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Self-Knowledge • Know Yourself
How to Figure Out What You Really, Really Think
It’s one of the great paradoxes of mental life that we’re often unable to access our true feelings about important matters. What we really think about — for example — the character of a friend, or the next best move we should make in our career or our stance towards an incident in childhood… All of our conclusions on such critical topics can remain locked inside us, part of us but inaccessible to ordinary consciousness.
What we operate with instead are surface and misleading pictures of our dispositions and goals. We may settle, in haste or fear, on the most obvious answers: our new friend is very kind, we should aim for the most highly paid job, our childhood was ‘fun’.
We ignore our truths first and foremost because we aren’t trained to solicit them; no one ever quite tells us that we might need to exhibit the patience and wiliness of an angler while waiting at the river bank of the deep mind. We’ve been brought up to act fast, to assume that we know everything immediately, and to ignore that consciousness is made up of layers, and that it’s the lower strata that might contain the richest, most faithful material.
We may also be hesitant because the answers that emerge from any descent into the depths and subsequent communion with our inner pilot can sound at odds with the settled expectations we have of ourselves in daylight. It might turn out that we don’t, in fact, love who we’re meant to love, or are scared and suspicious of someone who is pressing us to trust them or are deeply moved by — and sympathetic to — a person we hardly know. It’s the profoundly challenging nature of our conclusions that keeps us away from our inner sanctum. We prioritise a sense of feeling normal over the jolting realisations of the true self.
The steps we need to take in order to check in with ourselves are not especially complicated. We need to make time, as often as once a day, to lie very still on our own somewhere, probably in bed or maybe in the bath, to close our eyes and direct our attention towards one of many tangled or murky topics that deserve reflection: a partner, a work challenge, an invitation, an upcoming trip, a relationship with a child or a parent. We might need a moment to locate our actual concern. Then, disengaged from the ordinary static, we should circle the matter and ask ourselves with unusual guilelessness: ‘What is coming up for me here?’ Holding the partner, work challenge, invitation or disagreement patiently in mind, we should whisper to ourselves: what do we really think? What is the real issue? What is truly going on? What is actually at stake?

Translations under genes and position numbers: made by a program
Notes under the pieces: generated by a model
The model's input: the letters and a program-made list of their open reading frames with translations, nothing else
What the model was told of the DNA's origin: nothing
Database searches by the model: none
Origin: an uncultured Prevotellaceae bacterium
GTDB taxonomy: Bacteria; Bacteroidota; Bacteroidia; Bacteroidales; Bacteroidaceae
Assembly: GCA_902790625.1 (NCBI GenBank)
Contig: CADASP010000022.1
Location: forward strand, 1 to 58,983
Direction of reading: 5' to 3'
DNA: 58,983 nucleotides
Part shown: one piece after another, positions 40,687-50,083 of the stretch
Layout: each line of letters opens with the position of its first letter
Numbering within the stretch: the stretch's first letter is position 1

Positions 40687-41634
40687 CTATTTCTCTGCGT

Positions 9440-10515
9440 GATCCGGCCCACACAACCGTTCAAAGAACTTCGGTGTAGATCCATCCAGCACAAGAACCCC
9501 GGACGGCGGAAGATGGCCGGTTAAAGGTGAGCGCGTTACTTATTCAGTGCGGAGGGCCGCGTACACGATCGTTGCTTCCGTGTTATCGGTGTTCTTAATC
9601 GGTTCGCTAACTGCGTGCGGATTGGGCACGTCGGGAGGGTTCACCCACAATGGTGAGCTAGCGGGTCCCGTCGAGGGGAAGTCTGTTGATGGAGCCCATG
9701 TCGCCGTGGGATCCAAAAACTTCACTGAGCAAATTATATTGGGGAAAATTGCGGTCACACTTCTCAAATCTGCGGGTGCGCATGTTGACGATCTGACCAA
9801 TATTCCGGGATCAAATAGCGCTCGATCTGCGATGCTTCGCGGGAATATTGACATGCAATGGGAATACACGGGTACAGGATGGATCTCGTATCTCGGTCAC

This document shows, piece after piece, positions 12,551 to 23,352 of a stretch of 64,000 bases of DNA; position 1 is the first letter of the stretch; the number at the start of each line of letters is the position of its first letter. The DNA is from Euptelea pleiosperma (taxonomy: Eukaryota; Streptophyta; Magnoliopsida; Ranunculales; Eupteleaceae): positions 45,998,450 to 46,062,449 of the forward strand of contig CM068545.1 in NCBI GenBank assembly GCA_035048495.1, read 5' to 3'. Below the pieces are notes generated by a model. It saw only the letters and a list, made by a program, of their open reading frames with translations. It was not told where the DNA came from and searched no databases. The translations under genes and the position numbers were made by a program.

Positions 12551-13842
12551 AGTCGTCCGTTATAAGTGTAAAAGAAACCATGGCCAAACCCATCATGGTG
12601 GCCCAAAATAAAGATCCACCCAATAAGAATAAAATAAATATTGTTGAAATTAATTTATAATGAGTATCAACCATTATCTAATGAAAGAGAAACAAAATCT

We should — to sound a little soft-headed — ask ourselves what our heart is whispering to us or what our gut is trying to articulate. We’re striving to access a sincere part of the mind too often crushed by the barking, harried commands of the conformist executive self.
What we will almost certainly find is that — in a quasi-mystical way — the answers are already there waiting for us, like the stars that were present all along and only required the sun to fade in order to come to light in the circumference of the sky. We already know — much more accurately than we ever assume — who we should be friends with, what is good and bad for us, and what our purpose on this earth is.
We only need a few moments in the dark at 11pm or 5am to wander the corridors of the deep mind with the flashlight of consciousness, and to ask: ‘What is coming up for me here?’ We will emerge as wise and as knowledgeable as we already are.